Trying to put a lid on Smith Island cats

Control: Veterinarians, rescue activists and residents are on a mission to spay and neuter at least 50 of the island's stray cats this weekend.

March 29, 2003|By Chris Guy | Chris Guy,SUN STAFF

TYLERTON - Out here in the middle of the Chesapeake Bay, Jean Townsend is stalking cats.

Slathering a dollop of smelly canned food in a stainless steel cage, the Lutherville veterinarian is hoping to coax a black-and-white domino beauty into temporary captivity for a visit to a makeshift animal hospital set up in the town's fire hall.

Backed with grants and donations, Townsend and two other veterinarians, along with Maryland Feline Society volunteers, animal rescue activists and island residents plan a weekend of spaying and neutering at the feline MASH unit.

The effort, Townsend hopes, will humanely put the brakes on an out-of-control population of feral cats that seem, literally, to be crawling all over Smith Island.

"Oh, no, now look at that, there's another one going in the trap instead of the pregnant one," says Townsend as she crouches behind a bush next to the United Methodist Church. "I've already caught two myself. This is like shooting fish in a barrel."

In fact, it's next to impossible not to have good hunting on Smith Island if your prey is cats.

In Tylerton and two other tiny villages, Rhodes Point and Ewell, the animals - some nearly tame, others likely to take a vicious swipe at anyone who gets too close - roam freely. As one warms itself in a patch of sunlight, another snoozes under the steps of a nearby home. A block away, five or six cats snarl and tussle over the remains of dry food put out on someone's back porch.

Down by the harbor, where watermen have docked their boats for generations, no one can remember when rough-hewn crab shacks along the docks weren't swamped with cats. They forage for scraps of crab and fish the men throw away and grab any rodent foolhardy enough to venture out in plain sight. They scamper through the town's trash pile, often burrowing into plastic bags of household rubbish.

"They're actually valuable to have around," says retired waterman Haynie Marshall, 75. "There's 25 or 30 that hang around the shanties, and I'll tell you, we never see any rats. That's for sure."

No one can explain the soft spot the islanders have for the animals or why they feed the ever-growing numbers. But even the most diehard cat lover will not deny that the critters have become a nuisance.

"There's always just been plenty of cats; we just can't stand to see them go hungry," says Margie Laird, who has lived on the isolated island for all her 53 years. "It must have started way back with a few, but all you need is a he and a she and it doesn't take long."

While the island's human population slowly dwindles with the seafood industry's decline, cats easily outnumber people here. Tylerton's volunteer fire company president Sally Tyler says that the cats could easily triple the human population of about 280 residents.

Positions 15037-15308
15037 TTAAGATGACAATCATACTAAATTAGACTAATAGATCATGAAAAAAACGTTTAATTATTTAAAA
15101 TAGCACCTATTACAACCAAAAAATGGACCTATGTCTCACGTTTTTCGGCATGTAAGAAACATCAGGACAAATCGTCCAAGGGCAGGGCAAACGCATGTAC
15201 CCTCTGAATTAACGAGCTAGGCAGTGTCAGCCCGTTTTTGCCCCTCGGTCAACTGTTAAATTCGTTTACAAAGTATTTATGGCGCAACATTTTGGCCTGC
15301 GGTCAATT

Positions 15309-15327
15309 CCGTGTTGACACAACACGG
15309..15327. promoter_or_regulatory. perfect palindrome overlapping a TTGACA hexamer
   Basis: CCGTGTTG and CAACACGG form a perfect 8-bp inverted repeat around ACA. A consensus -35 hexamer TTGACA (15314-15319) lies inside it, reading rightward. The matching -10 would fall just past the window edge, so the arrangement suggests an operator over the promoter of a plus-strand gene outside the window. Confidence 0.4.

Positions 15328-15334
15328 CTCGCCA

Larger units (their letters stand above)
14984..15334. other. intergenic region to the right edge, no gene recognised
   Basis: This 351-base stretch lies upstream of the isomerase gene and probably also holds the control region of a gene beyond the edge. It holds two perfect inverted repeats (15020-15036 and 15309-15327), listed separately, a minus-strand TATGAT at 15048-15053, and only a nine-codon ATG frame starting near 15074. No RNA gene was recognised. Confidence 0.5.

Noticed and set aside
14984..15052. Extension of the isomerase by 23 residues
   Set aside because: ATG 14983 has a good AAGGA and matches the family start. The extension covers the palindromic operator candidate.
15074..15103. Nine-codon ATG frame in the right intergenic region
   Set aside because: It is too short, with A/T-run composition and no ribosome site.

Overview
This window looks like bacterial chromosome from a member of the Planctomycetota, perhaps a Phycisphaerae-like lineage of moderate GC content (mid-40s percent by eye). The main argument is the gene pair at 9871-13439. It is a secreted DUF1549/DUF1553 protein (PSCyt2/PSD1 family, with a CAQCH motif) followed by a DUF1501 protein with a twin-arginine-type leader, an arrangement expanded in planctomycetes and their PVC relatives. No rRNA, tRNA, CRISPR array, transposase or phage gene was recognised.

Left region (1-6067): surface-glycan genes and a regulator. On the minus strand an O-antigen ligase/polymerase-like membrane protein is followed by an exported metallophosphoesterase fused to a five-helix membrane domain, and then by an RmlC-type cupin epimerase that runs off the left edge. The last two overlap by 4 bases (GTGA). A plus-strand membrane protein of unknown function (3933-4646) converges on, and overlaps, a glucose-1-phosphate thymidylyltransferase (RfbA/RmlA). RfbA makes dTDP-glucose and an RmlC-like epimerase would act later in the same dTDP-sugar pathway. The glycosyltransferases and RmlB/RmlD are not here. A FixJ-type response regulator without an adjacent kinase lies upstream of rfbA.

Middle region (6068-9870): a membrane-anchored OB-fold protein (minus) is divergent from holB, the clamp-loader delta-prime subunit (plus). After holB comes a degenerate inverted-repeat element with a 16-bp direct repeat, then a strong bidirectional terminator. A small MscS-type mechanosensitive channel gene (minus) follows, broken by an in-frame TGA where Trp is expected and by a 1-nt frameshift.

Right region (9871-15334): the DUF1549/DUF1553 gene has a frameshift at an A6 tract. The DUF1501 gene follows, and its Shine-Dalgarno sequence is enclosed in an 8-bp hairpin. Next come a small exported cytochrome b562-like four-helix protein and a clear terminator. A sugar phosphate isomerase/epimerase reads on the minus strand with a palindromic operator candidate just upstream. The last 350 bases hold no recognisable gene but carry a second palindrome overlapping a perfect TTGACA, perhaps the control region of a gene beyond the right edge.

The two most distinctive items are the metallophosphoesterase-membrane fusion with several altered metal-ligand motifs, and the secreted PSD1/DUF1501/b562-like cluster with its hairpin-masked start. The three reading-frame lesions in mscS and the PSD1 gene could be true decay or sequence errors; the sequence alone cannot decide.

Tyler, a Baltimore County native who married a waterman and moved to the island 18 years ago, should know. She is an avowed cat lover, an emergency medical technician and the person who always gets called whenever an islander has a sick animal to deal with. And if you live 12 miles and a 45-minute boat ride from the mainland and then a 20-minute car trip from the nearest veterinarian, there are going to be those calls.

"Everybody on the island seems to like cats," Tyler says. "We even had an old dog, Ginger, who'd bring home kittens in her mouth. She'd pick up the ones the mother cat would push out, the little sickly ones."

In the past year or two, residents have made attempts to rid the island of some cats, trapping two dozen or more at a time and hauling them to the Somerset Animal Welfare Society in Crisfield. The small shelter, which has a policy against euthanasia, is overwhelmed with cats, housing as many as 200 at a time.

"I wish I knew how to deal with this," says Joan Corbin, who captured two cats in her back yard yesterday in traps provided by the feline society. "We don't want to hurt them, we don't want to see them go hungry. It's especially hard on them in winter, but this is just too much."

Townsend says that since many animals are unhealthy, the team also will worm the animals and take blood samples to help identify illnesses that might be prevalent among the inbred cat colony.

Among her first customers yesterday was a battered old tom cat with a gash along his neck. Blind and nearly toothless, the animal was still formidable enough that volunteers used a crab net to drag him hissing and scratching from under a porch.

This weekend, the group plans to spay and neuter at least 50 animals.

It will make a dent in the total population, the volunteers say, but it will take at least two visits in each of the island's three villages to finish the job.

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